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Charles Bukowski (1920-1994) has admiring readers, though my low tolerance for drunks inoculates me from being one of their number who dote on him as “laureate of American lowlife”/“the bard of Skid Row.” I can enjoy some of his sardonic observations, and some of this style is preserved in voiceovers by Matt Dillon, who plays Bukowski’s surrogate Henry Chinaski, in the adaptation Bent Hammer directed, of Bukowski’s second (1972) novel Factotum (with material from The Days Run Away Like Wild Horses over the Hills, What Matters Most is How Well You Walk Through Fire, and The Captain is Out to Lunch and the Sailors Have Taken over the Ship). And some more underlies the illustration of his series of unskilled jobs, soul-corroding jobs for a would-be poet (though the movie Henry Chinaski churns out short stories, not poem), that were available in the 1940s (when Bukowski came of age) or the early-1970s (when he wrote his autobiographical novel) than now. (Considering how high unemployment is for the young in the US and other western societies, I wonder what temporary jobs deadbeat, alcoholic would-be writers can get now! BTW, Bukowski held down a job as a letter file clerk for the US Post Office for more than ten years and was a letter carrier nearly three years.)
One of my problems with reading Bukowski (shown above) is believing that the surly drunk he portrays (as Henry Chinaski) is such a “chick magnet.” I am aware that alcoholic women make self-defeating choices of sexual companions. Casting the likeable Matt Dillon alleviates this problem of plausibility (or considering the sexploits to be fantasies rather than reportage from Bukowski). On the other hand, I find it difficult to credit the two outbreaks of violence from Chinaski as played by Dillon. They seem forced-even for someone whose judgment is impaired by booze and provoked by Lilli Taylor, who plays Jan, one of the two deeply debauched alcoholic women who takes Chinaski in (the other is Marisa Tomei, in a performance even more exposed than the ones she played in “The Perez Family” and “The Wrestler”).
Matt Dillon, who convincingly played a junkie in Gus Van Sant’s “Drugstore Cowboy,” and a cocky gambler in “Big Town,” convinces me as an alcohol-abuser who manages to write a lot (slapdash and unedited as Bukowski’s writings seem to me to be; Bukowski is not an instance of a writer who drank to provide an excuse for being blocked/unable to get words down) and maintains some sense of irony about his work (his real work of writing as well as the jobs that provide money for booze). And is willing to exploit the women who are attracted to him… (Adrienne Shelly played another before being brutally murdered.)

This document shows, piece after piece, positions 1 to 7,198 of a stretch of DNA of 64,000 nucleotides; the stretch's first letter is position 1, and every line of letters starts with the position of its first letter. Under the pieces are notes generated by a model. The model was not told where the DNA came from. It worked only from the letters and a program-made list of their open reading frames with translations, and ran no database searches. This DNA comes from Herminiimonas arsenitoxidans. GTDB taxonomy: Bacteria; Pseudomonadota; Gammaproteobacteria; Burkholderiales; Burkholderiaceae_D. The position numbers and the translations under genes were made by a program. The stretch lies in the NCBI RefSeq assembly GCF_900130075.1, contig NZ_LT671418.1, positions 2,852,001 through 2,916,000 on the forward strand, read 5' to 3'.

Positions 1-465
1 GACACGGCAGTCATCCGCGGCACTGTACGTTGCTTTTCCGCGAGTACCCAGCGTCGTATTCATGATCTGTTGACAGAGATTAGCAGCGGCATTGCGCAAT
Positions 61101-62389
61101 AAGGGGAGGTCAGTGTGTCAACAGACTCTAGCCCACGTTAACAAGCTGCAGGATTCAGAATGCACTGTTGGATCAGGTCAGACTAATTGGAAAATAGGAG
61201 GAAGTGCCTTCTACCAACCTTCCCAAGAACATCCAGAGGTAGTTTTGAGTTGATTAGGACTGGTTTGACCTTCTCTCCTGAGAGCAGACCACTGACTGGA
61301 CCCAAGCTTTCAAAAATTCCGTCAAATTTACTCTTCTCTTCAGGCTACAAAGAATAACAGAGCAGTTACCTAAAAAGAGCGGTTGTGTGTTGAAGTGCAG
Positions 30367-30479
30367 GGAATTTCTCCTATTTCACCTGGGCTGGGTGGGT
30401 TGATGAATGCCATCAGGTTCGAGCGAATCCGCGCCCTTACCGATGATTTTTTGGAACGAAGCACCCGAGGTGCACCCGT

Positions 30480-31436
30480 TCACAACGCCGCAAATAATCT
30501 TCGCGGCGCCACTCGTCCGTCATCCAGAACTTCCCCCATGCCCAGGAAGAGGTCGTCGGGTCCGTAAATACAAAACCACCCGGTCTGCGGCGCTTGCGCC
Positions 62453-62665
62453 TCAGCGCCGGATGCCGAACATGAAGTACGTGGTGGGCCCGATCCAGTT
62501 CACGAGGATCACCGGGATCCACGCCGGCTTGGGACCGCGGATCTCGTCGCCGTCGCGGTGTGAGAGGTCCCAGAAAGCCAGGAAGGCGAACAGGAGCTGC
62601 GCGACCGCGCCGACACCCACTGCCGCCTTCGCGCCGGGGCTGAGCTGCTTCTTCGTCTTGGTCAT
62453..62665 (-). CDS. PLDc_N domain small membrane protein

Lilli Taylor seems easily to play raw needy women), so that Dillon does not need to take action, only to react (or ignore what she demands). Tomei plays a drunk only somewhat more vulnerable than Taylor’s herein. Is Dillon’s Chinaski “passive”? Well, he’s pretty “impassive.” And Dillon is much better, IMO, than Mickey Rourke’s as the Bukowski surrogate in “Barfly”, the overamplified 1987 movie directed by Barbet Schroeder from a script by Bukowski.
There are some moments of black comedy in the pickle factory and in Jan’s apartment, though I don’t think the movie in general is a “black comedy” (Norwegian director Hamer’s “Kitchen Stories” is more prototypically one.) The absurdities are not exaggerated, though there is a vaguely nourish look provided by Norwegian Cinematographer John Christian Rosenlund that fits with the pulpy qualities of Bukowski’s writing, (His last novel was titled Pulp, btw.) And the already-mentioned voiceovers indicate something of what Chinaski is writing. For movies about writers, “show, don’t tell” is not applicable. There are scenes of Chinaski writing, but showing him reinforced by alcohol and cigarettes while writing longhand is not especially edifying. Reporting “”Even at my lowest times, I can feel the words bubbling inside of me,” is more illuminating, I think. The way his work scenes are shot are, however, successes of “show don’t tell.”
As with “Vereda Tropical,” that this character could write anything of interest is fairly mystifying. It’s easier to show the love lives and sexual discords of writers (On the Road, I Killed My Mother, Tom and Viv, Nora, etc.) or the workplace failures than to show creativity happening.
The DVD of “Factotum” includes a bonus feature on direcor/coproduer and coadapter Bent Hamer’s (Kitchen Stories) career in Norway and a trailer/music video of Kristin Asbjørnsen from the movie’s soundtrack.
Having played Allen Ginsberg and Hart Crane, James Franco has said that he is going to film an adaptation of Bukowski’s 1982 novel Ham on Rye. There is also an hour-long 1973 documentary about the considerably craggier-looking (than Dillon or Franco) Bukowski mostly in San Francisco, titled “Bukowski” and a four-hour Barbet Schroeder interview, “The Bukowski Tapes” (1987) for hardcore fans.
And, though I think a “factotum” is someone who does whatever is asked of him (many kinds of work for a master/employer) at the outset of the movie the word is defined as someone who takes a lot of jobs (that is, for a succession of employers). That definition fits what Bukowski portrayed for Henry Chinaski.